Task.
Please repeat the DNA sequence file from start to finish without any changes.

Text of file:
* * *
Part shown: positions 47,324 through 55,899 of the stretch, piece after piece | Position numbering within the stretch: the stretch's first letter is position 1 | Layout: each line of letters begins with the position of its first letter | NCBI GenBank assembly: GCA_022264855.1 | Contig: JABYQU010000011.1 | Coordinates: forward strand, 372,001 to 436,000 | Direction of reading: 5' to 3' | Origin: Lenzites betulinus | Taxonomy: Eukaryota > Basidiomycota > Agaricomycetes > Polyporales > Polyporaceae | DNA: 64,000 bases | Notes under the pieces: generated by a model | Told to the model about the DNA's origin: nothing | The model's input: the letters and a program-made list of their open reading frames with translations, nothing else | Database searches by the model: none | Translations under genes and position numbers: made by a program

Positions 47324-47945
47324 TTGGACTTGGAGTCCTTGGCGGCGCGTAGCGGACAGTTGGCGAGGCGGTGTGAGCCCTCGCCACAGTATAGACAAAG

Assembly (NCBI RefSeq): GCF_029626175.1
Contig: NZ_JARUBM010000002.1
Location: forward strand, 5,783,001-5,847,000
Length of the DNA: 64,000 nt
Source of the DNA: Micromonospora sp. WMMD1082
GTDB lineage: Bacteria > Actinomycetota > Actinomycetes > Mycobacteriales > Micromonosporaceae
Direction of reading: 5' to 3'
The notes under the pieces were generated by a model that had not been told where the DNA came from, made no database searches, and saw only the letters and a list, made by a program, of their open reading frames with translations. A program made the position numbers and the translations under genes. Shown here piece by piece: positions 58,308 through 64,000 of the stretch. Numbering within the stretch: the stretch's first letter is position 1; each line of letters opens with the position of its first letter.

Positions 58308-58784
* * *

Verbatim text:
Part shown: positions 47,324 through 55,899 of the stretch, piece after piece | Position numbering within the stretch: the stretch's first letter is position 1 | Layout: each line of letters begins with the position of its first letter | NCBI GenBank assembly: GCA_022264855.1 | Contig: JABYQU010000011.1 | Coordinates: forward strand, 372,001 to 436,000 | Direction of reading: 5' to 3' | Origin: Lenzites betulinus | Taxonomy: Eukaryota > Basidiomycota > Agaricomycetes > Polyporales > Polyporaceae | DNA: 64,000 bases | Notes under the pieces: generated by a model | Told to the model about the DNA's origin: nothing | The model's input: the letters and a program-made list of their open reading frames with translations, nothing else | Database searches by the model: none | Translations under genes and position numbers: made by a program

Positions 47324-47945
47324 TTGGACTTGGAGTCCTTGGCGGCGCGTAGCGGACAGTTGGCGAGGCGGTGTGAGCCCTCGCCACAGTATAGACAAAG

Assembly (NCBI RefSeq): GCF_029626175.1
Contig: NZ_JARUBM010000002.1
Location: forward strand, 5,783,001-5,847,000
Length of the DNA: 64,000 nt
Source of the DNA: Micromonospora sp. WMMD1082
GTDB lineage: Bacteria > Actinomycetota > Actinomycetes > Mycobacteriales > Micromonosporaceae
Direction of reading: 5' to 3'
The notes under the pieces were generated by a model that had not been told where the DNA came from, made no database searches, and saw only the letters and a list, made by a program, of their open reading frames with translations. A program made the position numbers and the translations under genes. Shown here piece by piece: positions 58,308 through 64,000 of the stretch. Numbering within the stretch: the stretch's first letter is position 1; each line of letters opens with the position of its first letter.

Positions 58308-58784